In the last two years, TOMS Shoes has grown in leaps and bounds
(pun intended). In mid-2009, we talked to founder Blake Mycoskie about his shoe company. In honor of One Day Without Shoes, we wanted to revisit that conversation:
For every pair of TOMS Shoes that’s sold, you give a pair to an orphan in need. What gave you this idea for a business?
It would be convenient to say I grew up around great philanthropists
or charity workers or that I had a great experience in this area or
field. But the truth is I was really just an entrepreneur minding my
own business. Deep down, I guess there was this desire because I saw
kids with no shoes and wanted to help. But it wasn’t this planned-out
attack. It was just something we stumbled into, but it’s changed my
Many TOMS customers and employees are passionate about the cause. What enables that level of buy-in?
I think two things. One, in order to really make a difference in the
world and create a movement that we’re trying to do, that cannot be
created by one person. I recognized early on that it was going to be
key for me to hand over the control of the marketing and the messaging
and the ownership from a branding standpoint to other people besides
myself. So from very early on, I didn’t try to own the brand any more
than I had to as the founder, and tried to create an environment where
others could take pride and ownership in the brand. That’s just my
management style from day one.
The other part is that because our focus and goals are on the shoes
that we create and not the profit that we make—while that’s important,
that’s not the goal—that creates an environment where people can
participate even more. With every shoe that’s given away, anyone who
helped get the company to this level owns that. It’s not because of
Blake’s efforts that we’re giving these shoes away. It’s because of
everyone’s efforts. When people realize that, it creates a situation
where people really own it themselves.
In the last year, is there a highlight moment for you?
I’m thinking of two things. One is just being on the ground and
going on as many shoe drops as I do. I went to Ethiopia this last year doing some work there and I met some women with a foot disease called
podoconiosis. These women had no lives. No one would marry them or give
them a job. They were basically on the verge of suicide. And when I
heard these women talk about being healed from this disease by wearing
shoes and they were doing a hairdressing business and they were married
with kids and had a life, that was one of those moments where it was
like, “Man, who would have ever thought that having a single pair of
shoes could change someone’s life so much.” That was a very special
moment and further ignited me into committing my life to doing this.
On the ground here in America, this just happened last week. I just
spoke at the Clinton Global Initiative for university students, so I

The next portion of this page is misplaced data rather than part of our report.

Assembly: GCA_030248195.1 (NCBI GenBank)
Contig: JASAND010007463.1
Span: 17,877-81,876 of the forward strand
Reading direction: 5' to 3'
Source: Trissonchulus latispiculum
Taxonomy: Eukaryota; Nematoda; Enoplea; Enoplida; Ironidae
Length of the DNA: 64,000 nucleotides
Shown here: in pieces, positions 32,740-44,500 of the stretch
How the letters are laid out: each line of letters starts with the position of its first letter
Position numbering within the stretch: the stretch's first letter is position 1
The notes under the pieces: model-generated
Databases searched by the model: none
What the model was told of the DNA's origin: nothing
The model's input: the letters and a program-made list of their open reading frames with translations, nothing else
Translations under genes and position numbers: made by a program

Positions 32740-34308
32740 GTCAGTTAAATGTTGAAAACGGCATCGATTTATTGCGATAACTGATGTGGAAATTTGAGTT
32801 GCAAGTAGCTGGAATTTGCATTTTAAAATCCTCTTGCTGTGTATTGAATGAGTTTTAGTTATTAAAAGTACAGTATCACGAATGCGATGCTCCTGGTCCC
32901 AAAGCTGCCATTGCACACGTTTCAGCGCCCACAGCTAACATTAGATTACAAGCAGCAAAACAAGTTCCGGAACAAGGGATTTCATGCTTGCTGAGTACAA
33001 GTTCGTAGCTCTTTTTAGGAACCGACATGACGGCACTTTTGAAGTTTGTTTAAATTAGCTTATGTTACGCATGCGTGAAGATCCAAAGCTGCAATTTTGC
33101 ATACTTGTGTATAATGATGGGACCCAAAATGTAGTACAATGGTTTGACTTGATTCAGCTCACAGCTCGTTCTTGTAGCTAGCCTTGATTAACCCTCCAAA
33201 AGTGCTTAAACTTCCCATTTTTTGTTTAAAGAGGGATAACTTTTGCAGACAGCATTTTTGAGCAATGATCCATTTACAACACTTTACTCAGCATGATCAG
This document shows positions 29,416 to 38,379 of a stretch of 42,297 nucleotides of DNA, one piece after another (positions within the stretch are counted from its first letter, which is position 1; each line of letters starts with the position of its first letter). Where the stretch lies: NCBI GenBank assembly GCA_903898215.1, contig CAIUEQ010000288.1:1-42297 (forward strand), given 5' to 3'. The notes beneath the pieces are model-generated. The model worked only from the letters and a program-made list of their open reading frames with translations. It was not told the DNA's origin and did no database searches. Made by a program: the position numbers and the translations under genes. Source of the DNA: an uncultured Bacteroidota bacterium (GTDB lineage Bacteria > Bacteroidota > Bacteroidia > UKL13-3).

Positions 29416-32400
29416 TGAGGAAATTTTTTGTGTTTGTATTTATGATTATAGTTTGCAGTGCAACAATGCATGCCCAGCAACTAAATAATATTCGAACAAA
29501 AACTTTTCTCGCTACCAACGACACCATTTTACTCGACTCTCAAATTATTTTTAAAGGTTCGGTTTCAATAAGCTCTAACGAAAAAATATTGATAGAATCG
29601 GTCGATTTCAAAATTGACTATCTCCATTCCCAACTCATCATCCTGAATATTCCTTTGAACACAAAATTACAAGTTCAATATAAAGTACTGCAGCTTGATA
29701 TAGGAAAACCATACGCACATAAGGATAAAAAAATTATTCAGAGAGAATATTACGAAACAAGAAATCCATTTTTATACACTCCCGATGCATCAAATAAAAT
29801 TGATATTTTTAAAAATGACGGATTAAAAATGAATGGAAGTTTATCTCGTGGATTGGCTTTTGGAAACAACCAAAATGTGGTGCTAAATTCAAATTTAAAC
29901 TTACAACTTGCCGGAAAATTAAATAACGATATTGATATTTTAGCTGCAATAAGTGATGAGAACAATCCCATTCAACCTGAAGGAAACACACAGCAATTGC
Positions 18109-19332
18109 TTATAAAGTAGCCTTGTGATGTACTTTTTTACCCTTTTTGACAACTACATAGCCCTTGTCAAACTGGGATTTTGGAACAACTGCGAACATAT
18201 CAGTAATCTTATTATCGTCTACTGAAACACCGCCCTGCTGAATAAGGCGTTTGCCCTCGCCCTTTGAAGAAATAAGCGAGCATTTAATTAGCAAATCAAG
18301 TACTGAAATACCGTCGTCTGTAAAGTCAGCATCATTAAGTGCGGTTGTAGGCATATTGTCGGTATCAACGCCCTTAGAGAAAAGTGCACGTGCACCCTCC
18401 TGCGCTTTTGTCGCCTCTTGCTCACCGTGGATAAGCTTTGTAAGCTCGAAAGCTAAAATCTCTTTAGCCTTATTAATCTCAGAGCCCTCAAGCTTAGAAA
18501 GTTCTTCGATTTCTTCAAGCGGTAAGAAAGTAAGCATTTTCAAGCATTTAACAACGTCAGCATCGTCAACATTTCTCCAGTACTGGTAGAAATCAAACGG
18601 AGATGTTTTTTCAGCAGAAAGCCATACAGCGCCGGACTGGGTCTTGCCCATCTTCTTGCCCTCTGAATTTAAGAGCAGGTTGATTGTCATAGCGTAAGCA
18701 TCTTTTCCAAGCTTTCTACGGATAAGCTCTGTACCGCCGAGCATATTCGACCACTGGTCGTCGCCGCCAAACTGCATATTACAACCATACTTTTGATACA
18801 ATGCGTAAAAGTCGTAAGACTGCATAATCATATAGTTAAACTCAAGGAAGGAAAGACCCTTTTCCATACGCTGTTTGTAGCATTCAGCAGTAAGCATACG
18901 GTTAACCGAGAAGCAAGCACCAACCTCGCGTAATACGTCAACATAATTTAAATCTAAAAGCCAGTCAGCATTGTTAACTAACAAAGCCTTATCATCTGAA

spoke to 1,400 student body presidents from around the world. After I
spoke, I was talking to them and seeing how inspired they were by my
story. They were seeing that you could start a company and help people
at the same time and realizing it was something they could do, too. It
wasn’t only for the social elite or wealthy to do, but young
entrepreneurs can be involved in philanthropy as well. They said I
inspired them more than anything else they’ve ever heard. That made me
feel really good because that means other people are going to go out
and make good in the world and will affect people I will never even
So many of the beautiful stories from TOMS refer to what’s
happening on the ground in other countries, but this seems to bring
change in the lives of those Stateside.
Yes, that’s definitely the case, and it’s an important part of my
role. It’s the reason why I do make it a priority to do interviews and
tell the story 10,000 times. If you write a story and a young person
reads it, that might be the next person that starts the next TOMS. To
that degree, every one of these interviews or articles becomes
immensely important to inspire people. Hopefully it inspires them to
buy a pair of TOMS shoes and that helps further our mission, but
oftentimes it will inspire in a way we’re not even aware of.
Can you define a shoe drop?
It’s just a bunch of volunteers passionate about helping people and
passionate about TOMS going to a school or a place where kids don’t
have shoes and hand-placing shoes on their feet. It’s really that
simple. We work with NGOs and nonprofits in those areas. They’re
working with kids in schools or kids in a soup-kitchen-type of
You say you’re giving away 300,000 shoes this year. How many shoe drops would that take?
We do shoe drops with volunteers, but that’s more of wanting to get
people involved in the experience. But we have shoe giveaways through
the NGOs five days a week all over the world in thousands and thousands
of increments. So we don’t take volunteers every time we give away
shoes. We just do that for special shoe drops so then people can get
the experience. But we actually have a situation where shoes are given
away all the time. Otherwise, we would never be able to catch up.
Thursday, April 8 is TOMS’ One Day Without Shoes. Find out more here.
The original version of this article appeared in the May/June 2009 issue of RELEVANT magazine.